Across Europe this week, an unprecedented and well-coordinated series of transnational mass strikes and protests led largely by Big Labor took to the streets in major European capitals and cities to demand an end to so-called “austerity” policies — mostly government spending cuts. In many cases, the massive demonstrations turned violent.
Analysts, however, say the seemingly spontaneous chaos may actually have been orchestrated by forces behind the scenes. Indeed, much of the media focus was on the relatively new phenomenon of so-called “pan-European” action, with labor leaders and activists framing the conflict as a regional European Union struggle rather than separate national efforts to influence domestic policy.
In a move toward religious toleration which would not be seen in a Muslim-majority nation, the government of Hamburg, Germany, has now reached an accord with its Muslim communities giving official standing to their religious holidays and permitting adherents of their beliefs to teach religion in the schools.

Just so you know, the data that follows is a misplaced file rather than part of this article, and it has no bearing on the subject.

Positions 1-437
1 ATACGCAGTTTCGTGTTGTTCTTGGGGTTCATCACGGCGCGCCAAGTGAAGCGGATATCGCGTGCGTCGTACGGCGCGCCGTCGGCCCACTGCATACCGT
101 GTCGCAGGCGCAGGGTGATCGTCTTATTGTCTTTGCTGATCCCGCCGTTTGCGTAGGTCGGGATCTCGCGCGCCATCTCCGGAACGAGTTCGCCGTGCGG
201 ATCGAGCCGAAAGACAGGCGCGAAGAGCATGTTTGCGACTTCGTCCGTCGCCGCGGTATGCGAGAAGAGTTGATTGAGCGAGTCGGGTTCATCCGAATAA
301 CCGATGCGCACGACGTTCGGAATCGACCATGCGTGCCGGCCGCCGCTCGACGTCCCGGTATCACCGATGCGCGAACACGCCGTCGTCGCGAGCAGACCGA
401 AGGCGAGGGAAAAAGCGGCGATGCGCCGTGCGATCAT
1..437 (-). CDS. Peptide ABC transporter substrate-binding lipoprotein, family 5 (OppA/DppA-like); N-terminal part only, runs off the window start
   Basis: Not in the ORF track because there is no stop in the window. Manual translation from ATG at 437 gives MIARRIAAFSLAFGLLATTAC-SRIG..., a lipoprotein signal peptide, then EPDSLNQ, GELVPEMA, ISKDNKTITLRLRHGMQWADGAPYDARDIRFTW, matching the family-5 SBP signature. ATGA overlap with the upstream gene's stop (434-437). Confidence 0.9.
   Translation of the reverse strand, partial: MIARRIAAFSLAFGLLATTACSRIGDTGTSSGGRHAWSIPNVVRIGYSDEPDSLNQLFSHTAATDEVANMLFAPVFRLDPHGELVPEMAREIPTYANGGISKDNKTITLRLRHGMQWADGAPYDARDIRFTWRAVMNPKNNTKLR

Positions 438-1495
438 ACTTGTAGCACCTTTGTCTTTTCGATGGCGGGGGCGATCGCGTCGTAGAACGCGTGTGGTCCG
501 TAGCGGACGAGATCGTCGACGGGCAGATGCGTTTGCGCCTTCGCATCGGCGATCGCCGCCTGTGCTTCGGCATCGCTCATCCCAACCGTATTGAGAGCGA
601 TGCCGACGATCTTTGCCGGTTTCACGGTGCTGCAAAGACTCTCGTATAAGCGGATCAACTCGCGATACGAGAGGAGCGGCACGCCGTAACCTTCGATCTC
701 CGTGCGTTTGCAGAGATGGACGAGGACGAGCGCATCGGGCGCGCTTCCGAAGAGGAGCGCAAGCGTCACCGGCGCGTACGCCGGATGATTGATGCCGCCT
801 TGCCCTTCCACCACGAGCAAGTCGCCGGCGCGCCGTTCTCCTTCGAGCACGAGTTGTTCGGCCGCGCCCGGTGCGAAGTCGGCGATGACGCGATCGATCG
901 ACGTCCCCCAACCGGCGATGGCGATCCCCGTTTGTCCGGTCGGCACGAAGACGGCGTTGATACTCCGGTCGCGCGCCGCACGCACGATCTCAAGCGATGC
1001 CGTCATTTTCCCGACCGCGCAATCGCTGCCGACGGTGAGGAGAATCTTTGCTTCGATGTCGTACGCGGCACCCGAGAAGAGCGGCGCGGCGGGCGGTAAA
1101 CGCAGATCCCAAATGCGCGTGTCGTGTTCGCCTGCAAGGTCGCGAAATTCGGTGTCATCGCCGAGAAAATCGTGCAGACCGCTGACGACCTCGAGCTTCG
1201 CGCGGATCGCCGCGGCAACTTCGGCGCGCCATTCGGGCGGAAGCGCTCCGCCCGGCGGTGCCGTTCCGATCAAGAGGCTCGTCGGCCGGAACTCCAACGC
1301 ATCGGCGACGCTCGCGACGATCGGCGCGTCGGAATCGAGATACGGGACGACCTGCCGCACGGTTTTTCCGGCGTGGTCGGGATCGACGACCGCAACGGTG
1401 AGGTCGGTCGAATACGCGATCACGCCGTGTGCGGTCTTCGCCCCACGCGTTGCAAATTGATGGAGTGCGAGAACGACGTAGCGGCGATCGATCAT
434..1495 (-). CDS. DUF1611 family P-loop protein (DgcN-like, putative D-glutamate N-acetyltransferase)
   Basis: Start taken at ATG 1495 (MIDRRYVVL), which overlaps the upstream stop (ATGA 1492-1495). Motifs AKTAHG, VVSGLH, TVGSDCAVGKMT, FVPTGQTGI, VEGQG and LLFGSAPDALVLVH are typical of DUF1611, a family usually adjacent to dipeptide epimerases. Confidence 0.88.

The British government is attacking a Christian church because it enforces its doctrine.
The government’s Charity Commission has ruled that the Plymouth Brethren Church, which does not permit outsiders to receive communion, is not eligible to be called a charity for tax purposes. Apparently, maintaining rules for who may partake in religious rituals is discrimination, and thus makes a church ineligible to be called charitable.
The Irish approved an amendment to their national constitution on Saturday that will bring it into compliance with mandates of the United Nations that govern the state’s seizure of children. The margin was 57 percent to 43 percent.